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Myth Bust – Does Croup Really Get Better in Cold Air?

August 30, 2023

Written by Clay Smith

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Is taking a croupy child outdoors in the cold air a myth or evidence-based practice? Turns out, the RCT shows it actually works!

Not much cold outside air right now…but the concept makes sense
Dexamethasone and nebulized racemic epinephrine are the core treatments for croup. Mist doesn’t hurt but also doesn’t help. What about cool air?

This was an unblinded RCT, with 118 children with at least mild croup. Westley Croup Scores (WCS) were obtained at baseline, and they received dexamethasone. They were randomized to wait in a monitored outdoor area <10°C (<50°F) or an indoor room temperature environment for 30 minutes. WCS decreased by ≥2 points in 29/59 (49.2%) in the outdoor group and 14/59 (23.7%) in the room temperature group: risk difference 25.4% (95%CI 7.0-43.9), p = 0.007). The effect was more pronounced in patients with moderate symptoms (WCS 3-5).

The trial is at risk of expectation bias, being unblinded. Maybe they really wanted cool air to work and subconsciously rated those children as more improved. Also, patients had to thread the needle of severity – not too sick to need immediate racemic epi but not too mild to be unable to show a 2-point benefit. The setting was wintertime in Switzerland. This clearly wouldn’t work during a Nashville summer! It is also a big ask for families to wait outside when it’s cold. However, taking a child outdoors into cool air is simple, and for many places in the world, achievable in the right season of the year. Since croup is more common when it’s colder outdoors, that works out well. Overall, with a NNT = 4, this is a pretty cool intervention.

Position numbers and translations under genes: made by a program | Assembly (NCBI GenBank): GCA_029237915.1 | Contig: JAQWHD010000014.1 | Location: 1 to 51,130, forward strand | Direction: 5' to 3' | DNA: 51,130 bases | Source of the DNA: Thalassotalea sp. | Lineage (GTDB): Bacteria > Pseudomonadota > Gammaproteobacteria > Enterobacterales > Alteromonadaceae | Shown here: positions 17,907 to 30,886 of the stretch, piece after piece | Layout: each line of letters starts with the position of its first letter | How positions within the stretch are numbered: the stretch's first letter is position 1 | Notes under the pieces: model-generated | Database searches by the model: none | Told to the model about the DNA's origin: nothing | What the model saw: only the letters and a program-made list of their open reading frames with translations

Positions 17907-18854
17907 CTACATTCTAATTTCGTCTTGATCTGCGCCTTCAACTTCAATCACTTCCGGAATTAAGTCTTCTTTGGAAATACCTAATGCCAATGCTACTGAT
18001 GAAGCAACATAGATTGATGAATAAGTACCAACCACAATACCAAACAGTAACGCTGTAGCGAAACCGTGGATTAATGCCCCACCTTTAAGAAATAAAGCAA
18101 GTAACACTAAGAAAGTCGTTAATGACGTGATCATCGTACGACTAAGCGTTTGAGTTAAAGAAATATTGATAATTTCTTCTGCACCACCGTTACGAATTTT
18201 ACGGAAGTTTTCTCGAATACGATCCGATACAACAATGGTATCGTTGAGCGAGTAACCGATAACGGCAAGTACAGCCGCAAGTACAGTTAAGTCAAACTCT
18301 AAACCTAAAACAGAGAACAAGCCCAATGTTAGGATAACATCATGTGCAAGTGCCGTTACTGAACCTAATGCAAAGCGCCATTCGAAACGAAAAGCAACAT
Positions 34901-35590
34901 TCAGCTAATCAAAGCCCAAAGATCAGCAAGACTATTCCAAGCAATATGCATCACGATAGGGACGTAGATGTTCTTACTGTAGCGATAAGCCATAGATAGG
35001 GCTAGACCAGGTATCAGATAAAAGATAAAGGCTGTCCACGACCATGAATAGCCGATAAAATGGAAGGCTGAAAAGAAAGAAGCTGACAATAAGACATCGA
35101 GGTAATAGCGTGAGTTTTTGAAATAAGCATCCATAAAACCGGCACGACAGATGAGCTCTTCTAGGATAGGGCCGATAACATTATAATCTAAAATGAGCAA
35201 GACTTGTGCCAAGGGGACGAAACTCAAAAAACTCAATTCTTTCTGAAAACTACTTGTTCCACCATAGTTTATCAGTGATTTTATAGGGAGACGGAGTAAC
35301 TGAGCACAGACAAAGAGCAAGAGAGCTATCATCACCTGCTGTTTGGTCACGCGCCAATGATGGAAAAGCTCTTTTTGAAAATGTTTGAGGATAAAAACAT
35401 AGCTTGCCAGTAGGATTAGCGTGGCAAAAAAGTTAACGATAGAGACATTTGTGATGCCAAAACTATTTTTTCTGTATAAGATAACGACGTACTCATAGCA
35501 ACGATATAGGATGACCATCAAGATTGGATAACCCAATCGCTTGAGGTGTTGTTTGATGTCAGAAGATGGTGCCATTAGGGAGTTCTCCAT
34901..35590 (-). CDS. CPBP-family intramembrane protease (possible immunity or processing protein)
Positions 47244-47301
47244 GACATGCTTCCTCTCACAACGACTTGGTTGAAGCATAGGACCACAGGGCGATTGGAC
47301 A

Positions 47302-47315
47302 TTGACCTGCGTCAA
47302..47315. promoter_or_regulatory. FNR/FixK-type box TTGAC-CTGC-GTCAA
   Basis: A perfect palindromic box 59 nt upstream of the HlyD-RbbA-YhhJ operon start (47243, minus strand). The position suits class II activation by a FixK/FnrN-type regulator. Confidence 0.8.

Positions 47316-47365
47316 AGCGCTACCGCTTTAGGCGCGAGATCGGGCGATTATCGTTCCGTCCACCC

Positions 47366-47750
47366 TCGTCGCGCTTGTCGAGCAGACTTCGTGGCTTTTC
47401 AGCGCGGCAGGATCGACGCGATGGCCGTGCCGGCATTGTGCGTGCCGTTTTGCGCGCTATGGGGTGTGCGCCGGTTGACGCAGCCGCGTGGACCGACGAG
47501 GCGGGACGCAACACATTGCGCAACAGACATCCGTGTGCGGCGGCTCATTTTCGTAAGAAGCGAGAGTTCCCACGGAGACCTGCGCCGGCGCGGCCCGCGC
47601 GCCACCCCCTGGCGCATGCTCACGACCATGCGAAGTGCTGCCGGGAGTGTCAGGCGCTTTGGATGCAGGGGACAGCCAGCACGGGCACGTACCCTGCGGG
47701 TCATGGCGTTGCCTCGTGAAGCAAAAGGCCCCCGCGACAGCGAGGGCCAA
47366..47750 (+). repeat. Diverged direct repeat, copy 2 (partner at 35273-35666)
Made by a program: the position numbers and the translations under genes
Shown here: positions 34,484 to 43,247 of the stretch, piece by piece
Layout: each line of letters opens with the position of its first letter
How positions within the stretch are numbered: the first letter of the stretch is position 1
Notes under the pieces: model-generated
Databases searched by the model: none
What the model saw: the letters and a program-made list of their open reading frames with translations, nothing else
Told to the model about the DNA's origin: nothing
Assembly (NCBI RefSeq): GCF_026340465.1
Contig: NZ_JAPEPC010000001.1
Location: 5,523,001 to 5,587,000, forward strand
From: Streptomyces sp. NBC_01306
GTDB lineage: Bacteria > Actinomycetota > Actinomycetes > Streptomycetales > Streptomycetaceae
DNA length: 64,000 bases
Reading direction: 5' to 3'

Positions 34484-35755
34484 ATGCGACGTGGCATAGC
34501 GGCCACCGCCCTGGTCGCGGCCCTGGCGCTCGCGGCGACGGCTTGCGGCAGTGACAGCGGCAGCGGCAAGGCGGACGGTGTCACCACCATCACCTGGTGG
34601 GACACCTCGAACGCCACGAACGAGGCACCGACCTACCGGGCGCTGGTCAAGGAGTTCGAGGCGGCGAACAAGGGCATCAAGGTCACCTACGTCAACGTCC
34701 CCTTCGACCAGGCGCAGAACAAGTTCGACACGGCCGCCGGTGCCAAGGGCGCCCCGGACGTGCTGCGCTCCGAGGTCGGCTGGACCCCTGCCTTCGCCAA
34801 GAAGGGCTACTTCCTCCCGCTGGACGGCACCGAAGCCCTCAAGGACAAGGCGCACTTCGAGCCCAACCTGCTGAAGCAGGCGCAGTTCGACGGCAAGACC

How will this change my practice?
I see this trial impacting pediatricians who take calls during the night and are trying to help parents avoid an ED visit. I also see it as a key talking point in our discharge instructions for mild recurrences at home. For warmer parts of the world, holding a freezer door open for 30 minutes is probably not feasible. One idea would be to jump in a car, turn the AC all the way down, and place the child in front of the cold air vent, which would expose them to air <10°C.

Outdoor Cold Air Versus Room Temperature Exposure for Croup Symptoms: A Randomized Controlled Trial. Pediatrics. 2023 Aug 1;e2023061365. doi: 10.1542/peds.2023-061365. Online ahead of print.

What are your thoughts?